More cops wanted in high-crime districts

      A plan by Chicago city officials to draw veteran officers to high-crime districts — aided by the promise of a $1,000 bonus and a choice assignment after a five-year tour — has been embraced by the city’s police union, which sees the program as an enhancement for those officers it believes would stay anyway for any number of reasons.
      The proposal was made by Mayor Richard M. Daley’s administration in the wake of a report by The Chicago Sun-Times last year, which found that four of the city’s most dangerous districts were patrolled largely by rookie police officers, who were then replaced by more newcomers once they gained enough seniority to transfer out...

Data problems are a custom at Customs

      The Y2K scare may be just a footnote in the history books, but computer problems of a different sort are still a headache for the U.S. Customs Service, where data overload is causing regular brownouts of the computer system at the nation’s ports of entry.
      According to a recent report in The Wall Street Journal on the use of outdated equipment by federal agencies, low-tech software from the 1980s has been causing as much as one-third of the Customs Service’s network to fail each month. An agency spokesman, while acknowledging the problem, called that figure misleading. What is occurring, he told Law Enforcement News, is the occasional shutdown of a regional system when it becomes overloaded with data...

Letters: Looking back

      To the editor: I read with interest your 25th anniversary supplement (LEN, Sept. 30, 2000) and the various commentators’ perspectives on the major developments in law enforcement. Here are my thoughts on the matter.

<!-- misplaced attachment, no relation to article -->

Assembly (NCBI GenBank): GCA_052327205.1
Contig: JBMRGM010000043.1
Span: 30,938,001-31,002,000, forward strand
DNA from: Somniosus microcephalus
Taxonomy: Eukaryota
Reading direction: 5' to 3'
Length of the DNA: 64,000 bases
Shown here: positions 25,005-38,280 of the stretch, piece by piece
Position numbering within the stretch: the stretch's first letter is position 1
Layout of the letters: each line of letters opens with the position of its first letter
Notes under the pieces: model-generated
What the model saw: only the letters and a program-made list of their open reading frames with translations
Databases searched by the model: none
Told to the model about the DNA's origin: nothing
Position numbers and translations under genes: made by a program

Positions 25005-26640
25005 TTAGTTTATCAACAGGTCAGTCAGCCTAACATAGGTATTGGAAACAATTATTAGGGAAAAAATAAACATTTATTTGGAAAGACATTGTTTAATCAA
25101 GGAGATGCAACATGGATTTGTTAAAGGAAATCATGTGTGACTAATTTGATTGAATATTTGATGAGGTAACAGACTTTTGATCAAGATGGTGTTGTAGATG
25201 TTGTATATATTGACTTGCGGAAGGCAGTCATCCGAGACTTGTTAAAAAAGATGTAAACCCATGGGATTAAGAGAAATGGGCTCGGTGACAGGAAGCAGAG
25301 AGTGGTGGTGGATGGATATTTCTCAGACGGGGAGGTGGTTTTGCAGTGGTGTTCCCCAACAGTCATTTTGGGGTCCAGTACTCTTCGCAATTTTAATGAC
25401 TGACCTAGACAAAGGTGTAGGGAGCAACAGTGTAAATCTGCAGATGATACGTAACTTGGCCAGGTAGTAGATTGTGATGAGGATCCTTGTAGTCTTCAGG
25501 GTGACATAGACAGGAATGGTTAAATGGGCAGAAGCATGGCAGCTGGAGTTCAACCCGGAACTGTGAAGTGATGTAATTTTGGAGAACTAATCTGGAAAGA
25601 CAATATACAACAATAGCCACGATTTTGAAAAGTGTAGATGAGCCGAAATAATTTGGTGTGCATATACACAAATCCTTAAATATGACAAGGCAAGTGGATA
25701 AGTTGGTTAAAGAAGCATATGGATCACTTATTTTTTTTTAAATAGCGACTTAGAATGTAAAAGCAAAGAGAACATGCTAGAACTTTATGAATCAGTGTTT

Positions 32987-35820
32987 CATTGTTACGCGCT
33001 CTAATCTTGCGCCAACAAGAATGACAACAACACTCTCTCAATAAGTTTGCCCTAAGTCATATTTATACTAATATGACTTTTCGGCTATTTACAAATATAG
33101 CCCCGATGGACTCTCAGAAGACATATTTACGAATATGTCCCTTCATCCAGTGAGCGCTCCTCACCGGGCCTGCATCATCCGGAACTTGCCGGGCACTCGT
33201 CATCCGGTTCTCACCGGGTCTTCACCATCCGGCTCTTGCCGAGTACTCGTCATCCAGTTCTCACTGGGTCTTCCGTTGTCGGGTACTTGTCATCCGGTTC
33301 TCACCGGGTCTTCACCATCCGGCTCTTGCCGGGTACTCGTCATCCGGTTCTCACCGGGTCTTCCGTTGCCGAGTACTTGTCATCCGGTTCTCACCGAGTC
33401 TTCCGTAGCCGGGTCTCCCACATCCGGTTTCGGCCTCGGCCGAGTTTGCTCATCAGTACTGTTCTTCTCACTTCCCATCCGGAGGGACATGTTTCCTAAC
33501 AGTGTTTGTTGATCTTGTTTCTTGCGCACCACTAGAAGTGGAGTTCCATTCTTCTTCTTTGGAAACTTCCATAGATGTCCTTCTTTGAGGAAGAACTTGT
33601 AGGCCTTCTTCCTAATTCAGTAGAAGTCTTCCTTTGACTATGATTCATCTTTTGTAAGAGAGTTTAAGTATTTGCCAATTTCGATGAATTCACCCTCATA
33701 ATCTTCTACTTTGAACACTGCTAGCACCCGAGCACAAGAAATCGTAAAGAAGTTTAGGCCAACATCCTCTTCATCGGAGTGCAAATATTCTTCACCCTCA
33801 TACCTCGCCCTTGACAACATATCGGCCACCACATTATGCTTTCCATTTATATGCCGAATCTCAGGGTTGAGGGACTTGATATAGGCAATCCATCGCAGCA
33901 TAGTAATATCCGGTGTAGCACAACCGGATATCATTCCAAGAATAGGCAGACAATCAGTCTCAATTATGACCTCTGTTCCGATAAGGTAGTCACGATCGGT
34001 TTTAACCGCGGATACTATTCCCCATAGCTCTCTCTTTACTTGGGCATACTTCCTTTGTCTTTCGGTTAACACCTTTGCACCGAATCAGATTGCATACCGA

Top Positive Developments: 1) Educational emphasis in policing recruitment, selection and promotion. It began in the late 1970s and Larry Sherman’s 1978 effort, “The Quality of Police Education, set the tone for future changes. 2) The community policing philosophy taking hold based on various authors’ efforts, including David Bayley, Herman Goldstein, Robert Trojanowicz, etc., and the practical application by such police chiefs as Tony Bouza, Lee Brown, Willie Williams, etc. 3) Effective proactive sting-type self-initiated tests to control and minimize police corruption and misconduct — a shift to using the same methods applied against vice crime, such as undercover agents, informers and surveillance...

Around the country, police have their days in court

      For police agencies around the nation, it was a case of you win some, you lose some in terms of a number of recent state and federal court decisions affecting law enforcement.
      In Denver, the city’s North Metro Drug Task Force was given authority by a District Court judge to search a book store customer’s purchase record as part of its investigation into a meth lab. The lab had been discovered during a raid on an mobile home in Adams County last spring...